Boar Brush Break in QUICK!

Messages
129
Location
Manchester
I still don't see why a new brush needs a breaking in process ? - sure they will get a little softer with use, i get that - but are they so awfull and rough to start with that its necessary to go through some convoluted break-in process ?
 
Messages
2,602
Location
Devon
I still don't see why a new brush needs a breaking in process ? - sure they will get a little softer with use, i get that - but are they so awfull and rough to start with that its necessary to go through some convoluted break-in process ?
Boar brushes need to be broken in. Their performance relies on the tips splitting which ultimately improves softness and lather retention (which they're initially poor at). Why bother you ask? Think of a time before good synthetics, they offered excellent performance for the fraction the cost of a badger. I still enjoy my boar brushes - particularly with creams.
 
Messages
94
Boar brushes need to be broken in. Their performance relies on the tips splitting which ultimately improves softness and lather retention (which they're initially poor at). Why bother you ask? Think of a time before good synthetics, they offered excellent performance for the fraction the cost of a badger. I still enjoy my boar brushes - particularly with creams.
Does that mean they are redundant in the age of synthetics? Or do they offer something extra that no synthetic can match?

I'm not trying to be pedantic, I'm just curious for opinions given that I'm an avowed synth user and have never tried a boar bristle brush (but might consider it if it gave me a new experience I couldn't get elsewhere).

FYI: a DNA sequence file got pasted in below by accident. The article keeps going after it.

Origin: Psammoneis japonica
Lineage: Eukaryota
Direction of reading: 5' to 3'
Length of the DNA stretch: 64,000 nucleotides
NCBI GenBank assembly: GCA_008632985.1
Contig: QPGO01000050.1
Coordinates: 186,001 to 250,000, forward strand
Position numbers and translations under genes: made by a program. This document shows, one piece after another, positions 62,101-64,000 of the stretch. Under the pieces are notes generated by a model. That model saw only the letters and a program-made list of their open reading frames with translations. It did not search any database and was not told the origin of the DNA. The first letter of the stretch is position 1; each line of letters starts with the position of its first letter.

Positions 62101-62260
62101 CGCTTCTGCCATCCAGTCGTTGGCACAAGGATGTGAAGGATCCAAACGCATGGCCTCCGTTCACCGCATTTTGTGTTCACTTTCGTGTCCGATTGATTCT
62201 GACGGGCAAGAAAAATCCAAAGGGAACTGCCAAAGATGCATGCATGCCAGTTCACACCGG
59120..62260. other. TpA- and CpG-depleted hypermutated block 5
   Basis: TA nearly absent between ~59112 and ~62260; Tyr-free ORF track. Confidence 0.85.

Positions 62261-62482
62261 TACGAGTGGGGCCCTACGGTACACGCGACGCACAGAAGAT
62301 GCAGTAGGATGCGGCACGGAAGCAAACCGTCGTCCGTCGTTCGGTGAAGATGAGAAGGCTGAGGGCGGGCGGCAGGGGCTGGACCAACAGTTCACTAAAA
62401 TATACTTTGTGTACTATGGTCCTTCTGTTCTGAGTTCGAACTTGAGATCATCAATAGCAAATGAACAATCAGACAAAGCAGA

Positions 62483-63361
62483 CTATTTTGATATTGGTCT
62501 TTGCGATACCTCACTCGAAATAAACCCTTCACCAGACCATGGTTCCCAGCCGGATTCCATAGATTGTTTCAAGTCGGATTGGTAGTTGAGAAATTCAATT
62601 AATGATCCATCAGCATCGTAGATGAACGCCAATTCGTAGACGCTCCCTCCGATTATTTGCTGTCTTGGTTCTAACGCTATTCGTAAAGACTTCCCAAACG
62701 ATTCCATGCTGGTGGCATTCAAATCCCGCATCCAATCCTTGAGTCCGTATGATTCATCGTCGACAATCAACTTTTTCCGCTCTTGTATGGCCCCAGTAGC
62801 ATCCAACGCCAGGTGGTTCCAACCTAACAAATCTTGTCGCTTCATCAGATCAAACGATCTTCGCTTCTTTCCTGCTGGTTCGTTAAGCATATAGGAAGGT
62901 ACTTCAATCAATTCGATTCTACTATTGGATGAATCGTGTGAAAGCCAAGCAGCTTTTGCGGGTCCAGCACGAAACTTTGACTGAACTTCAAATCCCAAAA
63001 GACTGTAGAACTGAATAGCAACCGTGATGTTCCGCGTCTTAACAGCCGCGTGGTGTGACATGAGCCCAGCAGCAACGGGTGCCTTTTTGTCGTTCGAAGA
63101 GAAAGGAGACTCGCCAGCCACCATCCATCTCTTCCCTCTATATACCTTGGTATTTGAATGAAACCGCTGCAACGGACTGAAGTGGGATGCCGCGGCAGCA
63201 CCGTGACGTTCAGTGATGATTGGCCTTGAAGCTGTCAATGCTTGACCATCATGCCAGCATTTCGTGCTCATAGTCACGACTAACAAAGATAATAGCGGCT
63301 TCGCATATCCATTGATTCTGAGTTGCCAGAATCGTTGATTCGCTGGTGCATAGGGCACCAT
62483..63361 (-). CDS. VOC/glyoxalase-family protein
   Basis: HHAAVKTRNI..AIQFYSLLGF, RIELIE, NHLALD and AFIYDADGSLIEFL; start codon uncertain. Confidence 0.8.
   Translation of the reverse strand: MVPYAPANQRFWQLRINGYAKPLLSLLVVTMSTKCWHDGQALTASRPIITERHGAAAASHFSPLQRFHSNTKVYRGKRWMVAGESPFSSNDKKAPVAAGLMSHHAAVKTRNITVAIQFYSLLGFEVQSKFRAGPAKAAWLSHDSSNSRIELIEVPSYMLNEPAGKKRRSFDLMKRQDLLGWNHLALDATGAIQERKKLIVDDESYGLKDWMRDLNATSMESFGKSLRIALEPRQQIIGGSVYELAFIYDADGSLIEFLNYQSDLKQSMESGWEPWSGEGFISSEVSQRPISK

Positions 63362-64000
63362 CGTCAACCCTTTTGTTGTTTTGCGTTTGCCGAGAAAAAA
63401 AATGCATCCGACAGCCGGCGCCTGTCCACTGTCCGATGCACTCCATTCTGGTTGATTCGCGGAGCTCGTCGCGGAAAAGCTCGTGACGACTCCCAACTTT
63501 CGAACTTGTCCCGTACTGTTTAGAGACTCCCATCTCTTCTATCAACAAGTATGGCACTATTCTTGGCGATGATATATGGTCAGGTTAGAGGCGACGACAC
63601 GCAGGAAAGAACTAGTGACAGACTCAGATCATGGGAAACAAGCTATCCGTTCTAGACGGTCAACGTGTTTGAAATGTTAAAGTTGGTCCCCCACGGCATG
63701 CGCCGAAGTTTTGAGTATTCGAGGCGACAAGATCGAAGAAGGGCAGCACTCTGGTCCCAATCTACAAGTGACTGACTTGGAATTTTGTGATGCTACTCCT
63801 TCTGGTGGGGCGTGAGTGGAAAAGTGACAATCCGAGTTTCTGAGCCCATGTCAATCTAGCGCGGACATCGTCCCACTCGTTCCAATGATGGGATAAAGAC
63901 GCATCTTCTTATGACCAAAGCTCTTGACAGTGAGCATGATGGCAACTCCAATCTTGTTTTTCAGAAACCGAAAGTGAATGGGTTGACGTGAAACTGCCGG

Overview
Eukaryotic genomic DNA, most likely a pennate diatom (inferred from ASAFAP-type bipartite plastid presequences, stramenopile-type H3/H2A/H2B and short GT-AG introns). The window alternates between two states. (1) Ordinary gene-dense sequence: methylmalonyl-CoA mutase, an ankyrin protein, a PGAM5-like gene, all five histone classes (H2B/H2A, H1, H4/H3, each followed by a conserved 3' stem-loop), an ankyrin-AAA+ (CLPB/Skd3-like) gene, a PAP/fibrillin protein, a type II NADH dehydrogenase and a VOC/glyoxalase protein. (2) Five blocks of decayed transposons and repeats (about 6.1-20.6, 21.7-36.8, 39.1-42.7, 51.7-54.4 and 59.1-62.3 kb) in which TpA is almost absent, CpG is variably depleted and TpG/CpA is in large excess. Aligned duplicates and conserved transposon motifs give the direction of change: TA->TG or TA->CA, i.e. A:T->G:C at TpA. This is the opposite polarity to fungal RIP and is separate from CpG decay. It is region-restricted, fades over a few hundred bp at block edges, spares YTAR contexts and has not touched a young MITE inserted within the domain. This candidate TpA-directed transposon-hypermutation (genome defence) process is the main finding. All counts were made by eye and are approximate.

Messages
2,602
Location
Devon
Does that mean they are redundant in the age of synthetics? Or do they offer something extra that no synthetic can match?

I'm not trying to be pedantic, I'm just curious for opinions given that I'm an avowed synth user and have never tried a boar bristle brush (but might consider it if it gave me a new experience I couldn't get elsewhere).
It will give you a new experience. That's the fun of them. They have their own unique feel and 'temperament'. Arguably all animal hair brushes are redundant in the age of good synthetics (different argument for a different thread) but a broken in boar is a joy to use. I wouldn't say they're better than any of my other brushes but they bring some nice variation. I can feel the thicker hairs on my face. A good boar brush can be had for less than £15 delivered as well.

I personally won't buy anymore animal hair brushes now but will continue to enjoy the ones I own until they reach the end of their useful life.
 
Messages
1,272
Location
Cat-Pig Swamp
I still don't see why a new brush needs a breaking in process ? - sure they will get a little softer with use, i get that - but are they so awfull and rough to start with that its necessary to go through some convoluted break-in process ?
There are girly men amongst us who have very tender skin that may be severely damaged if something courser than a dandelion comes in contact with them. New brushes make them cry and run for mommy. So, they make every effort to completely crush anything that might be considered "backbone" in a new brush. Then they praise the poor frazzled stump as being the softest most amazing brush they have ever owned.
 
Messages
1,272
Location
Cat-Pig Swamp
Does that mean they are redundant in the age of synthetics? Or do they offer something extra that no synthetic can match?

I'm not trying to be pedantic, I'm just curious for opinions given that I'm an avowed synth user and have never tried a boar bristle brush (but might consider it if it gave me a new experience I couldn't get elsewhere).
I started with synthetic, went to horse, then to badger, then back to synthetic, then I found boar brushes, it was a skateboard to Ferrari kind of enlightenment, never going back.
 
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